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The student news site of C. Milton Wright High School

The Pony Express

The student news site of C. Milton Wright High School

The Pony Express

A Grand Poetry Slam

Students Bringing Poetry to Life

As of this year, a brand-new book has been added to the English 10 curriculum. The Poet X by Elizabeth Acevedo is the newest addition to the assortment of books that sophomores in Honors English will be reading. It is a collection of realistic fiction poems about the main character, Xiomara Batista, and her coming of age as a free-spirited Afro-Latina 10th grade girl in New York. She experiences conflict with her family, her friends, a more-than-friend, society, and herself. Her escape from it all (and half of the problem itself): poetry.   


To foster understanding of The Poet X and prompt her students to relate to Xiomara on a more personal level, Mrs. Christ asked students to author several poems and choose one to “slam” to the class. The act of slamming a poem denotes reciting a poem for a group by combining writing, performance, and often competition with audience participation in a high-energy environment. In the realm of slam poetry, performances are meant to provoke emotion and prompt thought.  


While people traditionally memorize their poems and incorporate movements to enhance the listening and viewing experiences, most people read from their journals or laptops the work they had previously written in class. Some students slammed poems about sports, their lives, their families, and food. Even those who did not love the idea of slamming a poem reveled in the idea of having a free period to listen to what their friends had to say.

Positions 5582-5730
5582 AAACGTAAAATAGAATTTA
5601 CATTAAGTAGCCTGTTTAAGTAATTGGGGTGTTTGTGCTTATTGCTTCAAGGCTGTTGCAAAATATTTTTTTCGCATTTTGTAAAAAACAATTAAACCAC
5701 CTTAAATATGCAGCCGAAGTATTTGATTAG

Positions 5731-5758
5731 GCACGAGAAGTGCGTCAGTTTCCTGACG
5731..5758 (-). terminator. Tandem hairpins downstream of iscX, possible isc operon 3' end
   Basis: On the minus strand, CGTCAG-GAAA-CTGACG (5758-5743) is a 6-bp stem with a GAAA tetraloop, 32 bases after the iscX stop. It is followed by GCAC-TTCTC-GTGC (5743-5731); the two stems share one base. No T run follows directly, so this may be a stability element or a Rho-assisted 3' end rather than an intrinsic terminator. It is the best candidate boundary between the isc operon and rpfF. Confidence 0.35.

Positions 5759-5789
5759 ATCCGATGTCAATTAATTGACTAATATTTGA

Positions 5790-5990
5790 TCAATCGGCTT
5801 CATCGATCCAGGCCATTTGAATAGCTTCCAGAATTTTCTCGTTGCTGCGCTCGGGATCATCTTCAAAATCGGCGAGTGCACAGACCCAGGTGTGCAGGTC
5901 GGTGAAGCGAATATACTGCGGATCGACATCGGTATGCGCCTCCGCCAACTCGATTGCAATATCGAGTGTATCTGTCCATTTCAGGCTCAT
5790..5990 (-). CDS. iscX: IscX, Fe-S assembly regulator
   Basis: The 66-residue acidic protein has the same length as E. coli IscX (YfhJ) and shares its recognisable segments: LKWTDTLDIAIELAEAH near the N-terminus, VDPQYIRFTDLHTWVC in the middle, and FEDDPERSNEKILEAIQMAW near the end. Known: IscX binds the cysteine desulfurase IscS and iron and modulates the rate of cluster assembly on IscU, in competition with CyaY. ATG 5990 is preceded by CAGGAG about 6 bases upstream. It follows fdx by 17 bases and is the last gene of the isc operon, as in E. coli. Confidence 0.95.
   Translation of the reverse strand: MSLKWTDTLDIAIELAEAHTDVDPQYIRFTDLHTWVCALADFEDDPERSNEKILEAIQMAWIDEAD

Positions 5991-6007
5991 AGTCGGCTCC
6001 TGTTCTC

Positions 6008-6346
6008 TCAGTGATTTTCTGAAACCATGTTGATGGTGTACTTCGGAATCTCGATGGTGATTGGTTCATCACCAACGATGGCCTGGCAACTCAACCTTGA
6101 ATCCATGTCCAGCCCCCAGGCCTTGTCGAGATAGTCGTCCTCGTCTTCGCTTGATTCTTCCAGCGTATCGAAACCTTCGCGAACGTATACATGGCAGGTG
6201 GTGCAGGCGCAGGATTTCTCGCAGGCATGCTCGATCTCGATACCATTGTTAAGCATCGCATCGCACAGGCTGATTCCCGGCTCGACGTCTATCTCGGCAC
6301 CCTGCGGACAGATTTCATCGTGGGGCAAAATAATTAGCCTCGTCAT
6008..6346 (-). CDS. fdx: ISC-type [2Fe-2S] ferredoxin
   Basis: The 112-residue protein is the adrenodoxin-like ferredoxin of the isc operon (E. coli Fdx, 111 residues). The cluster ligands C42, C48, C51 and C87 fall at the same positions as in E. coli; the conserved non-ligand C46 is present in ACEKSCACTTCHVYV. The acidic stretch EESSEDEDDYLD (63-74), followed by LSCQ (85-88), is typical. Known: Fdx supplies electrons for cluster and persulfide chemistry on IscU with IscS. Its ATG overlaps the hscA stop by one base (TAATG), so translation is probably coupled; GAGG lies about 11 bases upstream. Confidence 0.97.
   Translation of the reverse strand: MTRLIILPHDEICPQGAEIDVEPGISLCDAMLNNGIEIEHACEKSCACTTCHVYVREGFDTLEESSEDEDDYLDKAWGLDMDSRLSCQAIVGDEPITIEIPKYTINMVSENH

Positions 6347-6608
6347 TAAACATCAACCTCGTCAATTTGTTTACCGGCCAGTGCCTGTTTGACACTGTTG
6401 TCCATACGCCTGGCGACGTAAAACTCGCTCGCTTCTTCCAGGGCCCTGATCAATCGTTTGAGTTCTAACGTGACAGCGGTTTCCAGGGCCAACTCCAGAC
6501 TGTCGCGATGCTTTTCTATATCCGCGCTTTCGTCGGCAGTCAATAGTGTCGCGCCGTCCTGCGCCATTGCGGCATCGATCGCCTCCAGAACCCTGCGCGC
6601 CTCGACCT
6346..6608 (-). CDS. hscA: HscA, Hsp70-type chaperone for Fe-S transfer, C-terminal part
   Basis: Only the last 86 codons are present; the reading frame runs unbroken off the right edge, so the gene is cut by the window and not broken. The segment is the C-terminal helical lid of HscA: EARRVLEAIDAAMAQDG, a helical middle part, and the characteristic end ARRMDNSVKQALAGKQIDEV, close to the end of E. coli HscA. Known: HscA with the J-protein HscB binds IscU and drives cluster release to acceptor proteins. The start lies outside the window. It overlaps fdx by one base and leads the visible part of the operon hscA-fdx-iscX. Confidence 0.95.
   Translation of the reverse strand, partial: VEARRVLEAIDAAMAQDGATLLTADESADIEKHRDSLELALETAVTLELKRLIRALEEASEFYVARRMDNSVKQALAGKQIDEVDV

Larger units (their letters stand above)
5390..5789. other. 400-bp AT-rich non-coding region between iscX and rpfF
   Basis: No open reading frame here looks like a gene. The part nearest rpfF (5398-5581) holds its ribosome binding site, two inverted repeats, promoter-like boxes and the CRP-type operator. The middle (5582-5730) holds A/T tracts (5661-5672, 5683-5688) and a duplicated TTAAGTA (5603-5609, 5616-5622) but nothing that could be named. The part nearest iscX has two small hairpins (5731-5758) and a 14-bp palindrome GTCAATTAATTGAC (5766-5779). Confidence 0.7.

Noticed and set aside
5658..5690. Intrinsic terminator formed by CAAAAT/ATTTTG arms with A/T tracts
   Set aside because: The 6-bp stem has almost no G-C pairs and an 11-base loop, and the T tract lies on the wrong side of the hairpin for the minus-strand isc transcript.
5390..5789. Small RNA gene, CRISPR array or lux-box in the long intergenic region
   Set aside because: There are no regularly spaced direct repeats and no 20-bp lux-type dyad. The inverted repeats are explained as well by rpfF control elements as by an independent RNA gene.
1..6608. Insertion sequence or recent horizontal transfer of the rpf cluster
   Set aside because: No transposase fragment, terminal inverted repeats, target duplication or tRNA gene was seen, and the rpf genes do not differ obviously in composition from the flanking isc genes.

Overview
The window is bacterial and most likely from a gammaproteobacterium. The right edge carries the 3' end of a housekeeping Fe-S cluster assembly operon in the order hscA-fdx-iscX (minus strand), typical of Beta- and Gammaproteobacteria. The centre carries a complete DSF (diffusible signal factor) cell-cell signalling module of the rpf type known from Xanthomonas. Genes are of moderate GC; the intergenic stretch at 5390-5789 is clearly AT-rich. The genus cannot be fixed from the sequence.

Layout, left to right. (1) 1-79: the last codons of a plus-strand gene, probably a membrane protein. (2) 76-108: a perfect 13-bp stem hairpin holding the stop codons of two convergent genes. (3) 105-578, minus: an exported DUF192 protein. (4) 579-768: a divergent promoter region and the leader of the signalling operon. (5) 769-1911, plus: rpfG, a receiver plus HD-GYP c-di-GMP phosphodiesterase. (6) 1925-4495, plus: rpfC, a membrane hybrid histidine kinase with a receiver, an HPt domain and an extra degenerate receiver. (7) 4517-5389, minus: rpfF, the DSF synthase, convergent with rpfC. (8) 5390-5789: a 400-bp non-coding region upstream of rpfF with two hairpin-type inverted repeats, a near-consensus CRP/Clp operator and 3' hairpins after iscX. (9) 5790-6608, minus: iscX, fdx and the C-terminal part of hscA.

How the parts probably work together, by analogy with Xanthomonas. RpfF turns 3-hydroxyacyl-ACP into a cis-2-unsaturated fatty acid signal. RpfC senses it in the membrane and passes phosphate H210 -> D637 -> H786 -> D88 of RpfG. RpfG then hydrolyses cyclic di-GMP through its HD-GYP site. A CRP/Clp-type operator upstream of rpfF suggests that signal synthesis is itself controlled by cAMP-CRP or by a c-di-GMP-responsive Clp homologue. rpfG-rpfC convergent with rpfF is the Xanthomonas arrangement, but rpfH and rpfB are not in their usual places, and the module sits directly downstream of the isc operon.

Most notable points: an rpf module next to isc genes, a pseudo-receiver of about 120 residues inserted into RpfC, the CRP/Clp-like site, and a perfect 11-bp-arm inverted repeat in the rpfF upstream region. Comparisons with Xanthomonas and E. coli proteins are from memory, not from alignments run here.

Because the slam was such a success, Mrs. Christ decided it would be done again. This time, students had a choice of whether they would slam a poem and what they would perform besides poetry. Themes of holidays, winning, freedom, impact, and the writing process itself were present in the poems. One student, Isabelle Goldberg, played “On My Own” from the musical Les Misérables on the piano. 

Overall, slam poetry allowed students to open up to their classmates, face their fears, and expand their appreciation for the English language. Thank you to Mrs. Christ, Elizabeth Acevedo, and all the students who tried something new. 

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